Now is the time for employers to preorder a 2022 California and Federal Employment Notices Poster if they haven’t done so already.
In California, employers are required to post more than a dozen posters from varied agencies, such the U.S. Department of Labor, the California Department of Fair Employment and Housing, and the California Department of Industrial Relations. Many of these posters, such as minimum wage notices, anti-discrimination posters, and leave rights posters, are updated annually.
The California Chamber of Commerce offers a suite of products that can help employers prepare their worksites and get into compliance with state law, including a convenient all-in-one labor law poster that contains the 18 state and federal employment notices every California employer must post.
Remote Workers Must Receive Notices
Throughout the pandemic the definition of a “worksite” has changed dramatically for many employers. This definition is important for an employer’s obligation to maintain up-to-date posters and notices because the variety of laws that mandate the workplace posters and notices requires that they be posted in a conspicuous area in the workplace where the employee will tend to see them.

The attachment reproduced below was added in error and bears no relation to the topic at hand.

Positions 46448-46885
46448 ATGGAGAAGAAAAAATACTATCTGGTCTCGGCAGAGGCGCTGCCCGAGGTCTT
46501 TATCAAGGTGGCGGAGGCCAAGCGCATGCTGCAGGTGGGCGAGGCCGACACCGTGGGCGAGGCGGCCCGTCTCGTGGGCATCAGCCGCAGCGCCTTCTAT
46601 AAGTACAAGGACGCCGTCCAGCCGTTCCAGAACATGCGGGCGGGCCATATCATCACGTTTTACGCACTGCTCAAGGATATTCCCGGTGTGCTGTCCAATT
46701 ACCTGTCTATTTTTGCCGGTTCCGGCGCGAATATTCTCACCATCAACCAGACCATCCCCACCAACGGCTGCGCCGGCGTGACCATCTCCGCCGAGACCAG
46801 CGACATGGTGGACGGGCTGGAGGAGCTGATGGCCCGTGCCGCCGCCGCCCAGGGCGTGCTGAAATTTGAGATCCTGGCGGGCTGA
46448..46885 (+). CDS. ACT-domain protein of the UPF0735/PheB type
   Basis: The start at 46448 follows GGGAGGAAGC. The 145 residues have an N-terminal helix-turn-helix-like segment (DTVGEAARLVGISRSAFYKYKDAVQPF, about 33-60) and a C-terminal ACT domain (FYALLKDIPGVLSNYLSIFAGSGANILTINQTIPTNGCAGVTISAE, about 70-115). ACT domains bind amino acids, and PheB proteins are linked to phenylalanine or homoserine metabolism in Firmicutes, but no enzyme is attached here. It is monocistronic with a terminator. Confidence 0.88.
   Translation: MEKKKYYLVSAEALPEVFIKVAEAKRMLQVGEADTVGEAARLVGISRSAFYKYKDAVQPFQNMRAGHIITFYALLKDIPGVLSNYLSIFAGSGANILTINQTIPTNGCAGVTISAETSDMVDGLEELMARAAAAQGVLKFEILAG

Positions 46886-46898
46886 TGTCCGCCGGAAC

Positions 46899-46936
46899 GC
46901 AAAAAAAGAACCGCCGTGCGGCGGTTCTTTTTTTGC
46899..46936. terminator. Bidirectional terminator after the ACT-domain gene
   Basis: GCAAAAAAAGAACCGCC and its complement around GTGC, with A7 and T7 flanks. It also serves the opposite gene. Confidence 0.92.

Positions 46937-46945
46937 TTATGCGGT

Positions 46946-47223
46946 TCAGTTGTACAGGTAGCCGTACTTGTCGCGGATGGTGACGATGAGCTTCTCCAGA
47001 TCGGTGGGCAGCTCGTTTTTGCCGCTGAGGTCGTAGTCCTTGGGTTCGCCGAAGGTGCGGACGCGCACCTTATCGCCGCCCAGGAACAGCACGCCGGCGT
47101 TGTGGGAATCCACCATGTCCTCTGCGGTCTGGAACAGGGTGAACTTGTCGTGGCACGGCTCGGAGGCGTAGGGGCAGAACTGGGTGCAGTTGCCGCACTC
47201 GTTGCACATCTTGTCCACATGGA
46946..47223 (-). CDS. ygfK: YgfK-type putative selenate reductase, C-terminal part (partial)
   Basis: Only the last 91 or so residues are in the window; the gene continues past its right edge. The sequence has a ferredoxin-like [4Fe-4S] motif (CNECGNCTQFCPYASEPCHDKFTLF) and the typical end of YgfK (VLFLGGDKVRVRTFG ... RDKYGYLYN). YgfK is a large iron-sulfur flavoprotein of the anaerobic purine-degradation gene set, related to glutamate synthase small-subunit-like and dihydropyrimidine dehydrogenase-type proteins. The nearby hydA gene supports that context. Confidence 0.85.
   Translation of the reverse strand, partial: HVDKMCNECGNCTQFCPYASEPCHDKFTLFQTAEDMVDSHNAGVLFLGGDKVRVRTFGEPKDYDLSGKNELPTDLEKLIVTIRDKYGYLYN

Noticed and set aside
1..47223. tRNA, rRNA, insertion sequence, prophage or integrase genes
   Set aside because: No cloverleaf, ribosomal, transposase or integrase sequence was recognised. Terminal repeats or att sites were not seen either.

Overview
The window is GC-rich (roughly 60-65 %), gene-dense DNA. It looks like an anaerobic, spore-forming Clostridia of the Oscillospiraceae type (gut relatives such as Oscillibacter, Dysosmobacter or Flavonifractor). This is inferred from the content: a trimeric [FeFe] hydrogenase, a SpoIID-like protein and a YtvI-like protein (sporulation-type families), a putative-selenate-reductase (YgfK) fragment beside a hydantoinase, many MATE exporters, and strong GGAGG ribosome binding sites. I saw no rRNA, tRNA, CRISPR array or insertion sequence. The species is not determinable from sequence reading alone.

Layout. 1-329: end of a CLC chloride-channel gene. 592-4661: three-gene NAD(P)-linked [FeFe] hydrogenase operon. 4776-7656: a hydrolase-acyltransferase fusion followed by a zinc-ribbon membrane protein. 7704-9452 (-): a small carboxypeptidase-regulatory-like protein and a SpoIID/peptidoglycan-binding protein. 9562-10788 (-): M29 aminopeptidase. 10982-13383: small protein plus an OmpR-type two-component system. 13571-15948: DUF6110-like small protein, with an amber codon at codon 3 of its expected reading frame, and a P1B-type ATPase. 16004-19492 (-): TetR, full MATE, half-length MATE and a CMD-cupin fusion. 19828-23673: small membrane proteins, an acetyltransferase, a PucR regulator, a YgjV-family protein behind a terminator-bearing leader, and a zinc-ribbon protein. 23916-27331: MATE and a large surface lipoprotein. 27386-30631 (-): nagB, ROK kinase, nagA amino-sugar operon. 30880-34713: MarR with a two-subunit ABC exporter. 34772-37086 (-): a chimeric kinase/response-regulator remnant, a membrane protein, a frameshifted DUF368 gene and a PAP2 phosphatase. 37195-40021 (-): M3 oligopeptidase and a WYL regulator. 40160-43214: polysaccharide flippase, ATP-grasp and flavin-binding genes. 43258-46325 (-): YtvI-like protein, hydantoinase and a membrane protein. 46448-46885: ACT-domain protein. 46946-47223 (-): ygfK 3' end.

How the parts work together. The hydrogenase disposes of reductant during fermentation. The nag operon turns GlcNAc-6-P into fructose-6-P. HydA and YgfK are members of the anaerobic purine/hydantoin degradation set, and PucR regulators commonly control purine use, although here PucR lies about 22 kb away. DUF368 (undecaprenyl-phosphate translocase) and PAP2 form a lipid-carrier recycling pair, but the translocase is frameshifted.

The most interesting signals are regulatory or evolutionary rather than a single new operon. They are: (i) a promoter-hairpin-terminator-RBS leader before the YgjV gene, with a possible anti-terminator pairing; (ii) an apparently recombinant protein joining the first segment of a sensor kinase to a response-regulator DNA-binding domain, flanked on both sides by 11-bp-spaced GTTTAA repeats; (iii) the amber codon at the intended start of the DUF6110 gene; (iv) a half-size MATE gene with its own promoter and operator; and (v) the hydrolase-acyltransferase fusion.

Employers should keep in mind that a “worksite” also includes an employee’s home if they are working remotely, and although SB 657 (passed this year and taking effect on January 1, 2022) permits providing notices electronically to telecommuting employees, it does not change the requirement for a physical posting.
So, employers who have been away from the physical workplace or who have been understandably preoccupied with health and safety measures should review their workplace postings to ensure they have the most up-to-date postings at their workplace.
Harassment Prevention Training Is Still Required
Most laws and deadlines were not suspended throughout the pandemic. This includes California’s mandated harassment prevention training requirement. Current employees must undergo this training every two years, and newly hired and employees newly promoted to a supervisory position must participate in the appropriate training within six months of hire or promotion.
With remote and hybrid work making in-person training difficult, if not impossible, employers are encouraged to seek out compliant, computer-based training that meets the requirements of the law and still provides engaging content.
CalChamber’s harassment prevention training program exceeds California’s legal requirements and includes best practices that raise awareness about the subtleties of harassment, improve workplace culture and respect, and increase productivity and a sense of well-being.
For more information on the products the CalChamber offers, visit store.calchamber.com.